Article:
Bots in the Twittersphere
The role of so-called social media “bots” – automated accounts capable of posting content or interacting with other users with no direct human involvement – has been the subject of much scrutiny and attention in recent years. These accounts can play a valuable part in the social media ecosystem by answering questions about a variety of topics in real time or providing automated updates about news stories or events. At the same time, they can also be used to attempt to alter perceptions of political discourse on social media, spread misinformation, or manipulate online rating and review systems. As social media has attained an increasingly prominent position in the overall news and information environment, bots have been swept up in the broader debate over Americans’ changing news habits, the tenor of online discourse and the prevalence of “fake news” online.
Among the key findings of this research:
- Of all tweeted links to popular websites, 66% are shared by accounts with characteristics common among automated “bots,” rather than human users.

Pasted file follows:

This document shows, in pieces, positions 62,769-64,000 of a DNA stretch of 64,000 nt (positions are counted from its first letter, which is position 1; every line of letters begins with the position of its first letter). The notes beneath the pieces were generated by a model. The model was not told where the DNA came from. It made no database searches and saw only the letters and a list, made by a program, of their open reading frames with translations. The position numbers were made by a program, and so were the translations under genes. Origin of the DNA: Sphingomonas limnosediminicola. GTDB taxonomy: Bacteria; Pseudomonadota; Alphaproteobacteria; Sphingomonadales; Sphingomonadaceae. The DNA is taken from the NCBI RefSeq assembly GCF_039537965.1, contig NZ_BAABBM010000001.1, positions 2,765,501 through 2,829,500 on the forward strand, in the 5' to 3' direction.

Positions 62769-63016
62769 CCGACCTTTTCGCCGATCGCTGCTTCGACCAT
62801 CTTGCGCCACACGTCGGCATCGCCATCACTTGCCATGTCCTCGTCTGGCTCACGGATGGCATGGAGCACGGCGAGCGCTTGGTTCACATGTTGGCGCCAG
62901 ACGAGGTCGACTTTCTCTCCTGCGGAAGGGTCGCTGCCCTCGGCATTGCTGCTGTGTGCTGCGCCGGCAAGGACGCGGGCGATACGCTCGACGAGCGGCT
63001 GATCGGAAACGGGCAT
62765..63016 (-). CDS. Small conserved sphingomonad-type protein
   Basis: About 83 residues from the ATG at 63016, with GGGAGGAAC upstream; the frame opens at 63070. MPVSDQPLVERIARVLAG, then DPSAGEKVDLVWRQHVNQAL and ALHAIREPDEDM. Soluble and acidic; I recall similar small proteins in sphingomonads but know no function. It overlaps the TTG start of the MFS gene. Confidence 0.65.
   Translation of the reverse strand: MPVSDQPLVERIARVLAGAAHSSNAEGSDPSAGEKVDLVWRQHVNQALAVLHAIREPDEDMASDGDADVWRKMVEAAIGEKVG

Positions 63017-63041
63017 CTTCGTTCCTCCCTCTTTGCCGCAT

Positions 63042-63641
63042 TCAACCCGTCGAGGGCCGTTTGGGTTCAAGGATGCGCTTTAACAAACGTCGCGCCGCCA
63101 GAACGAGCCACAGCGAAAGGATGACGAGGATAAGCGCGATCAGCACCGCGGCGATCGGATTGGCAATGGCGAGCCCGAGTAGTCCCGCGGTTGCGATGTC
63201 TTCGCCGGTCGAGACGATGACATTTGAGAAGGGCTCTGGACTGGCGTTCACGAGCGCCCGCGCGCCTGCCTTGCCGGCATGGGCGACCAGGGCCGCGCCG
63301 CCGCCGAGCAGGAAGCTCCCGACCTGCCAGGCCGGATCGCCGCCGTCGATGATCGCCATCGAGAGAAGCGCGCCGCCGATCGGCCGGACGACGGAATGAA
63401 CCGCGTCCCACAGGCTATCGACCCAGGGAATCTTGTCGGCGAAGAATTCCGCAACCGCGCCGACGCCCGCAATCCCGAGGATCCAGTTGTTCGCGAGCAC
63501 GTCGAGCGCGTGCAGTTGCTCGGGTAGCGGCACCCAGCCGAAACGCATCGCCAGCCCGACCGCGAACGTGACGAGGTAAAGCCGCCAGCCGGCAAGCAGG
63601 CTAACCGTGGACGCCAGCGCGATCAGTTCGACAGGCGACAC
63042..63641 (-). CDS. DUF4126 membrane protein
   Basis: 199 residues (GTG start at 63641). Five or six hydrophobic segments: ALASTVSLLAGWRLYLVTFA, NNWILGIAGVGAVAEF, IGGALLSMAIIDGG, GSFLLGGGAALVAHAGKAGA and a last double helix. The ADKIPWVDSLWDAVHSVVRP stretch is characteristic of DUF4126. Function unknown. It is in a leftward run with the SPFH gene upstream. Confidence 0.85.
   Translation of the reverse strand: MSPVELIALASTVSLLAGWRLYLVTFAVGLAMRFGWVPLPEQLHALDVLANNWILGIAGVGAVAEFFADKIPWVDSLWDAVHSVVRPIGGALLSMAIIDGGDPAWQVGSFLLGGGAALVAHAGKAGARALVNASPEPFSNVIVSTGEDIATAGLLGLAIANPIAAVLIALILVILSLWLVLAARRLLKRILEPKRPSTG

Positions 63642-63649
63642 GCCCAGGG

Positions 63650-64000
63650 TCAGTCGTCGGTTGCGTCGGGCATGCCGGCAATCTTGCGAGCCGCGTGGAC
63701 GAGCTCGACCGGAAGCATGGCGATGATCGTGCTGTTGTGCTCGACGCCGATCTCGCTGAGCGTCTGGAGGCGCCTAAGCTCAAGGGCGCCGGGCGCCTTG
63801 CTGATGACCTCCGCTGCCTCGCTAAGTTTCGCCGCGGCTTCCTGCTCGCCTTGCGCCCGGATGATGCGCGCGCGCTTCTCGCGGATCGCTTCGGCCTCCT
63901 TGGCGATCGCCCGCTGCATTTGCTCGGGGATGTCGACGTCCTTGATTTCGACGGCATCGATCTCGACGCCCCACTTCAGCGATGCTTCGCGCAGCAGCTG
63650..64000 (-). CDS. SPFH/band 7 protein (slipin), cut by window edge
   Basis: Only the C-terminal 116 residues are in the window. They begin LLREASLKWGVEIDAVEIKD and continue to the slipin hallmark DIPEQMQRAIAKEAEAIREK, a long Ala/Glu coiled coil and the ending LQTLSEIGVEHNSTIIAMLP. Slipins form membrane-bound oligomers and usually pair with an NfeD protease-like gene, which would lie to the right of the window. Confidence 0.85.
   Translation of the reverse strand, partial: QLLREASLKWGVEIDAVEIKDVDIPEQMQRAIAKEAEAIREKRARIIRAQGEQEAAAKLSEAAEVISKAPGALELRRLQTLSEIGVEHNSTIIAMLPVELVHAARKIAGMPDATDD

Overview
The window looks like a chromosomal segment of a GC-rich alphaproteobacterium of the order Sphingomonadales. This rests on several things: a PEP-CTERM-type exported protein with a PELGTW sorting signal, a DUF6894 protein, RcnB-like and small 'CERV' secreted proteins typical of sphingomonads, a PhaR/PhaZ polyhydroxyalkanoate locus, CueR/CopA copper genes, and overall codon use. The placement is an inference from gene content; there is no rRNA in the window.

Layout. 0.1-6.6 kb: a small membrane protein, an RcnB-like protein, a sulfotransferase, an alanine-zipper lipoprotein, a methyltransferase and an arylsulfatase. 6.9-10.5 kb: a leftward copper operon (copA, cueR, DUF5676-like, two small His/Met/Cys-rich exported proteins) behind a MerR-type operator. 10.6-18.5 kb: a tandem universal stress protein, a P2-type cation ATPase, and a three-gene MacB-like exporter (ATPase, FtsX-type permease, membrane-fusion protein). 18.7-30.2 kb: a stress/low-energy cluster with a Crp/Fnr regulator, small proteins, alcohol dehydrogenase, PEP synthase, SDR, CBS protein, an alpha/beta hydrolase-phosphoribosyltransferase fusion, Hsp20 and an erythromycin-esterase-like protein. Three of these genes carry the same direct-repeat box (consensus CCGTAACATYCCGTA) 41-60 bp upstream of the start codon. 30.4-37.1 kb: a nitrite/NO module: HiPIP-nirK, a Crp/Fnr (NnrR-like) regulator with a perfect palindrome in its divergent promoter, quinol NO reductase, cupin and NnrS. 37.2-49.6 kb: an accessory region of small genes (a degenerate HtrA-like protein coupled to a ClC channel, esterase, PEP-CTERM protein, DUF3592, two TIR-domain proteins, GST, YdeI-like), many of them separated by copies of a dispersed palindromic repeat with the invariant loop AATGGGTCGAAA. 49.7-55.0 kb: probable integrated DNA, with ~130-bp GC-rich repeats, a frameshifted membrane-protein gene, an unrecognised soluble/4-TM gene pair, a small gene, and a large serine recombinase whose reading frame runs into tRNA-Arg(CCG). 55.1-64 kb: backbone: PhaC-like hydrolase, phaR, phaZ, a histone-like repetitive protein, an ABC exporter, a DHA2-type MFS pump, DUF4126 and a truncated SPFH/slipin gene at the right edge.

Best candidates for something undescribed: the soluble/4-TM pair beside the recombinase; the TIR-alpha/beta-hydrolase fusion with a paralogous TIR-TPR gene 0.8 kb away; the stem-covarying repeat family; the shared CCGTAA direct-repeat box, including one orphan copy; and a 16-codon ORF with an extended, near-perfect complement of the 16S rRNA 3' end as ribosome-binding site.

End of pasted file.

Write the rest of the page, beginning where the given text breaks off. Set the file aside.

- Among popular news and current event websites, 66% of tweeted links are made by suspected bots – identical to the overall average. The share of bot-created tweeted links is even higher among certain kinds of news sites. For example, an estimated 89% of tweeted links to popular aggregation sites that compile stories from around the web are posted by bots.
- A relatively small number of highly active bots are responsible for a significant share of links to prominent news and media sites. This analysis finds that the 500 most-active suspected bot accounts are responsible for 22% of the tweeted links to popular news and current events sites over the period in which this study was conducted. By comparison, the 500 most-active human users are responsible for a much smaller share (an estimated 6%) of tweeted links to these outlets.
- The study does not find evidence that automated accounts currently have a liberal or conservative “political bias” in their overall link-sharing behavior. This emerges from an analysis of the subset of news sites that contain politically oriented material. Suspected bots share roughly 41% of links to political sites shared primarily by conservatives and 44% of links to political sites shared primarily by liberals – a difference that is not statistically significant. By contrast, suspected bots share 57% to 66% of links from news and current events sites shared primarily by an ideologically mixed or centrist human audience.
Bots in the Twittersphere